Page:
If you want to take a peek at one of the curious directions the internet is taking journalism, have a look at On Line Opinion, the self described “e journal of social and political debate.”

An exchange has been posted between the chief editor and founder of the OLO site, Graham Young, and NSW Greens MP Lee Rhiannon on Young’s blog Ambit Gambit. Their dialogue is refreshing in what it reveals about the inner thoughts of an online media outlet, even though it reads in places like an apologia.

The open letter from Young to Rhiannon follows a story in The Age and The Sydney Morning Herald in which Rhiannon claimed she had been censored by OLO because a piece co-written by her had been critical of the Liberal party.

The piece, by Rhiannon and Dr Norman Thompson, had described the extensive network of cashed up Liberals funding Opposition Leader, Malcolm Turnbull.

But Rhiannon believes the story was pulled because it offended several Liberals who are connected with the OLO site, including Malcolm Turnbull’s wife, Lucy Turnbull, as well as Young himself, who is described as the “former Queensland Liberal campaign chairman.”

After The Age and SMH pieces, Young retaliated by posting a grumpy response on the site yesterday, denying there had been a conspiracy and explaining that Rhiannon’s piece had been ditched for the strangest of reasons — because it was too newsy:

On Line Opinion is owned by a number of institutions, and they think they have bought into On Line Opinion, not Crikey. We do opinion, we don’t do news. We do not have the resources to do news. If the Greens want to run a news story there are plenty of other publications to send it to.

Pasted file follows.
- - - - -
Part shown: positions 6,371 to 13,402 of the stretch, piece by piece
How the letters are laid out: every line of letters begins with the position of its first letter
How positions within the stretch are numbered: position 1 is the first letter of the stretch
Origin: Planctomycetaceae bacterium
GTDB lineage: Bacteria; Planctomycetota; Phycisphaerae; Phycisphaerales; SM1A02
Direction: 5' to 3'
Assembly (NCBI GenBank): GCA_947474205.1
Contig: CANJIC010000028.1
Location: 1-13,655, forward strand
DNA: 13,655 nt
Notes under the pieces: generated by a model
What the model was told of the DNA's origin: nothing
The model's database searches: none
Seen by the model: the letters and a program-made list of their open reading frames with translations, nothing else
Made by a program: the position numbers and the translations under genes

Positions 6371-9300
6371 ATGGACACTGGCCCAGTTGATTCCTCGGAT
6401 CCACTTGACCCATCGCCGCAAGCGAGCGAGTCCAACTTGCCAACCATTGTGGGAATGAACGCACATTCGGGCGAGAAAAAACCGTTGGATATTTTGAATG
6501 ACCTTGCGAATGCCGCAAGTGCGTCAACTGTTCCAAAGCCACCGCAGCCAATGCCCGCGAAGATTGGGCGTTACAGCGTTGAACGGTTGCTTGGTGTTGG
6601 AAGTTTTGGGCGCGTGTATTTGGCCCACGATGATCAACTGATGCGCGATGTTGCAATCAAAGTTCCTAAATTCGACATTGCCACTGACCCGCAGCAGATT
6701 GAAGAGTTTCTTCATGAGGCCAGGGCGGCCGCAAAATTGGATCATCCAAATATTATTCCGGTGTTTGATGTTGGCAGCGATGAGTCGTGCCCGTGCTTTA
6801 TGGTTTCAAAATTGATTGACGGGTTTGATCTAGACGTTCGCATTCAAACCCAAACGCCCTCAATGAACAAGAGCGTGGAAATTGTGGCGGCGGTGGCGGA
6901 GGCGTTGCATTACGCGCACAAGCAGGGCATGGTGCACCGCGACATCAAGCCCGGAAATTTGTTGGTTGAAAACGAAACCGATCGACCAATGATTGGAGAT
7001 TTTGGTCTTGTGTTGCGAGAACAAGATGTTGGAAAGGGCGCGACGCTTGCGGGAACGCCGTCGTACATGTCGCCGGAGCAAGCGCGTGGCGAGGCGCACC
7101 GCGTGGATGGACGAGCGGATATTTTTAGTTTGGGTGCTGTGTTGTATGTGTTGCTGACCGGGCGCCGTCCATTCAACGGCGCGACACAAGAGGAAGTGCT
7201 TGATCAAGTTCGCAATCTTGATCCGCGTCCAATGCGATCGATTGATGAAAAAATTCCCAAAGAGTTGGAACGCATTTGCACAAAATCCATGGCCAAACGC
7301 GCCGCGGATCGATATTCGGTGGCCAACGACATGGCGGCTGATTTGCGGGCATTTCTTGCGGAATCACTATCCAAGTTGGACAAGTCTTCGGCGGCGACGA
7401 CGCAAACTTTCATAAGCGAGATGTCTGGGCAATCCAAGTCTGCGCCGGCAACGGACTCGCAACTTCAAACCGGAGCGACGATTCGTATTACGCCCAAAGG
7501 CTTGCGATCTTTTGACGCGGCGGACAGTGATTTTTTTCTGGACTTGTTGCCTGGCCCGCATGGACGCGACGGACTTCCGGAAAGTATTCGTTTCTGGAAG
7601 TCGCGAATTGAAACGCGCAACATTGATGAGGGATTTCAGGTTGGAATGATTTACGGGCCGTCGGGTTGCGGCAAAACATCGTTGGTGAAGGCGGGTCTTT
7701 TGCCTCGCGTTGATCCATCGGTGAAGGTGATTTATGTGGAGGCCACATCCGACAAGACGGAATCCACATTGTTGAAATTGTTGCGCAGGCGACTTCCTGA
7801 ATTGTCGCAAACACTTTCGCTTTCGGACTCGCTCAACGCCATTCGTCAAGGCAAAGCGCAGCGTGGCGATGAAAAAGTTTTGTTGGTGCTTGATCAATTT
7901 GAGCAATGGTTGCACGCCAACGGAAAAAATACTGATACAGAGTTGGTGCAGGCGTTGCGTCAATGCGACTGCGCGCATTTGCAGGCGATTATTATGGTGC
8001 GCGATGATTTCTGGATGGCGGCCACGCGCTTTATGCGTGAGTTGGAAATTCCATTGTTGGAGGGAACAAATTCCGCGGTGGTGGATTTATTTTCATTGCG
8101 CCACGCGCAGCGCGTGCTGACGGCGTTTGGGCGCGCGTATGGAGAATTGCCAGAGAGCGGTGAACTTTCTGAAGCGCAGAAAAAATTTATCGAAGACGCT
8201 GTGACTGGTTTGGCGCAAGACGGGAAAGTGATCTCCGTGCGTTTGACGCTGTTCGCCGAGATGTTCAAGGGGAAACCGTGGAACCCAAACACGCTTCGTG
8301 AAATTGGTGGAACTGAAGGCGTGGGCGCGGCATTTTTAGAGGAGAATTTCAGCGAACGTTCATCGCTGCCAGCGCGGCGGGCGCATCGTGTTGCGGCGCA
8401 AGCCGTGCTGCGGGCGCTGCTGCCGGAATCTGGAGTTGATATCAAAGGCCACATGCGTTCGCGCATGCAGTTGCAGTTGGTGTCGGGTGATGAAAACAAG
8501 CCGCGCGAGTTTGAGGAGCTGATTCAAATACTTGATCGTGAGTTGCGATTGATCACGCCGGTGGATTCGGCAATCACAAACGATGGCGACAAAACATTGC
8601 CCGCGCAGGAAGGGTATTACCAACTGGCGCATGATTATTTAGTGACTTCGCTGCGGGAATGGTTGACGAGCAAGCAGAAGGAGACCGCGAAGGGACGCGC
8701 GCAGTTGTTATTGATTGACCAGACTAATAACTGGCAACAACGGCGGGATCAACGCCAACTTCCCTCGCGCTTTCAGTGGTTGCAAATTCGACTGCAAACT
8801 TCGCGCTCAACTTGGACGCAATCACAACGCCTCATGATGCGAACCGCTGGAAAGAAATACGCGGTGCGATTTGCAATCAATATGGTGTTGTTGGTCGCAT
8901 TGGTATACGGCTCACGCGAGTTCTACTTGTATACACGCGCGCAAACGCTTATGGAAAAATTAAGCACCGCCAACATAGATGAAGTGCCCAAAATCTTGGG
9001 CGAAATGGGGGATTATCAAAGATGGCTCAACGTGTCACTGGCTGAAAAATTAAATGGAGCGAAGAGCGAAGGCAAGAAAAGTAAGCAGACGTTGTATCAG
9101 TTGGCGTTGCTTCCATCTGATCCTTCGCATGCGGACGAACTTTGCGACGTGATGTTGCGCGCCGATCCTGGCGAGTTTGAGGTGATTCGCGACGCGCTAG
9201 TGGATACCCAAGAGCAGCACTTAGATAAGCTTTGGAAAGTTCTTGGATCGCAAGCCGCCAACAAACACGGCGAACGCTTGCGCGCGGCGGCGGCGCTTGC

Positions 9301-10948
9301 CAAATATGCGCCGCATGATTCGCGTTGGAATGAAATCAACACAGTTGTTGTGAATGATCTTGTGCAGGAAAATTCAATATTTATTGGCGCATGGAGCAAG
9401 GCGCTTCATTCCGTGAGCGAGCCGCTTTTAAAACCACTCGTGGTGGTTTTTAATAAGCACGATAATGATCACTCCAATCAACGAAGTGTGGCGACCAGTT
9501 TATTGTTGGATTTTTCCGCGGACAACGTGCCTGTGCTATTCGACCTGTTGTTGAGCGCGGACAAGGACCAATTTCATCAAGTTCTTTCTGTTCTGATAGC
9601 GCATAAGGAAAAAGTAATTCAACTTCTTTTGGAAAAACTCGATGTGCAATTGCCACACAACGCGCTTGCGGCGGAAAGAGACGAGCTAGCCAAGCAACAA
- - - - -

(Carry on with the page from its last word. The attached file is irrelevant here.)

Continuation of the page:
Young went a step further, insinuating that The Age had been a party to misreporting the reasons for spiking Rhiannon’s piece. Young wrote:

We will also be seeking clarifcation from Age Editor Paul Ramadge as to his view on the affair, particularly as a number of matters call into question the integrity of one of his journalists and his editorial process. I would like to think that The Age will be concerned to uphold good journalistic practice and recognise this as an opportunity to lift their standards.

But it’s what’s happened next that is so interesting. Young has posted an open interview with Rhiannon on his blog in which he, as editor, interrogates Rhiannon, as a disgruntled contributor. Both his questions and her responses read as self justification, but nevertheless he has hit on a novel way of shedding light on the whole affair.

Young’s effort at disclosure was nicely summed up by Annabel, a reader who posted a comment after reading their exchange:

I’m glad I stumbled on this site and was able to read the above conversation. As one who sometimes visits the Online Opinion site I was concerned at the implication that there had been editorial interference. I’m still not sure that this has not been the case, but at least I have had the opportunity to see a conversation conducted by both sides. How grown up — and how different to many other sites.